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Dennis and Mary Cummings bought the 160-acre farm in Section 10, Township of Bear Creek in Sauk County from the U.S. government March 15, 1856, because it had hills, valleys, water and was green — just like the land in Ireland that Dennis' father had left some years prior.

It's now 160 years later, in 2016, and that original farmland is still owned by descendants of that family who moved from New Jersey to Wisconsin to seek a new life.

To celebrate the event, the four children of Catherine (Cummings) Ramsden, the granddaughter of the original farm owners (Dennis and Mary Cummings), hosted a party on the farmstead last Sunday, and about 200 people, relations, friends and neighbors showed up to celebrate.

Sustainable? Yes

Sustainability is the watchword among environmentalists when they discuss farming and farming methods. It would seem this small farm situated in the hills between Plain, Bear Valley, Lone Rock and Spring Green that has grown crops for that many years has certainly met the description of sustainability.

Today, the four children of Catherine Cummings Ramsden own the property, 40 acres each. They children are Andrew Ringelstetter, Spring Green; Mary (Ringelstteter) Neefe; Pat Ringelstetter, Platteville; and Sally (Ramsden) Walker, Eagle River.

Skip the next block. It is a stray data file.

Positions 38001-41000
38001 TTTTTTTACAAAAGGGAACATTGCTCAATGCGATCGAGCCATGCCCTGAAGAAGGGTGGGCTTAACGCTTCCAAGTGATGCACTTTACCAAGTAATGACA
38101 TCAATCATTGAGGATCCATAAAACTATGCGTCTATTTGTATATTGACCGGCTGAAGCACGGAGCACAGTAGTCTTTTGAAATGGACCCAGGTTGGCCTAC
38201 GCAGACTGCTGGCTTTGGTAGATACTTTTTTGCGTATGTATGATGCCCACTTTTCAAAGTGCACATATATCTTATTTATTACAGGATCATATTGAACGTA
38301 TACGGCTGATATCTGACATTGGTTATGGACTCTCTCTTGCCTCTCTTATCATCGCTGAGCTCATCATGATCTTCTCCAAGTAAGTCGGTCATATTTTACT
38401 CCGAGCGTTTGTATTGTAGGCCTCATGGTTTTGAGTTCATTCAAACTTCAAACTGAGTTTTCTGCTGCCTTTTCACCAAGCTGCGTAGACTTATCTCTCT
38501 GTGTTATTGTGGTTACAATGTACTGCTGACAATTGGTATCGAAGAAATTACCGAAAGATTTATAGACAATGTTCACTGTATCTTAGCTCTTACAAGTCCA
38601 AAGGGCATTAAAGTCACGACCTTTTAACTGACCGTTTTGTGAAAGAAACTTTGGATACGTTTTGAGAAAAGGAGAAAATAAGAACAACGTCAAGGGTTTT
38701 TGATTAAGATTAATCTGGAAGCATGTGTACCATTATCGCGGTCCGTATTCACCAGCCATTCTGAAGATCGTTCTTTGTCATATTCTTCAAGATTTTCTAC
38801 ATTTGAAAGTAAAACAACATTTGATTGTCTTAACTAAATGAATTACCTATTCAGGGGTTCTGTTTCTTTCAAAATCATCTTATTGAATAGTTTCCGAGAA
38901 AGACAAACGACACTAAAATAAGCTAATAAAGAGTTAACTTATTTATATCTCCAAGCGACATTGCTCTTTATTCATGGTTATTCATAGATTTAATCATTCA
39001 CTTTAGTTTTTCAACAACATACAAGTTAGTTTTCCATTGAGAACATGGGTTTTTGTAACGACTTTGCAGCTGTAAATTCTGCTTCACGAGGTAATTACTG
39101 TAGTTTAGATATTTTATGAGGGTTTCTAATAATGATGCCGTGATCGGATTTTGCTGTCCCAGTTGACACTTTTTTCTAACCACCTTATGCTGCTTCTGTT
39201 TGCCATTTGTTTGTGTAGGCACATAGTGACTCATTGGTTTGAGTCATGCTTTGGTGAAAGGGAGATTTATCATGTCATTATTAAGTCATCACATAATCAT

Surprisingly, there have been only four generations of owners since the farm came into being. It seems that stability and a strong determination to remain on the land would explain.

No potatoes, no food

The book “Herkimers, Holsteins & Cheese,” a brief history of Bear Valley, Wisconsin says, “The wave of emigration from Ireland to the United States was brought about by the potato famine in Ireland. Conditions in Ireland were abominable, and the only hope for millions of Irish was to scrape together enough money to come to America. The Irish families who settled in Bear Valley had usually been in America for a few years before they came to Wisconsin. Many fought in the Civil war.

That pretty well describes the early history of the Cummings family in Wisconsin — how Thomas came from Ireland to New Jersey and his son Dennis found his way to a Sauk county farm and served in the 3rd Regiment, Wisconsin Infantry in 1864 and 1865 (it's not known who ran the farm during his absence).

The family

Dennis and Mary Cummings had six children, one who (Dennis Jr. with his wife Annie) became the next owners of the farm.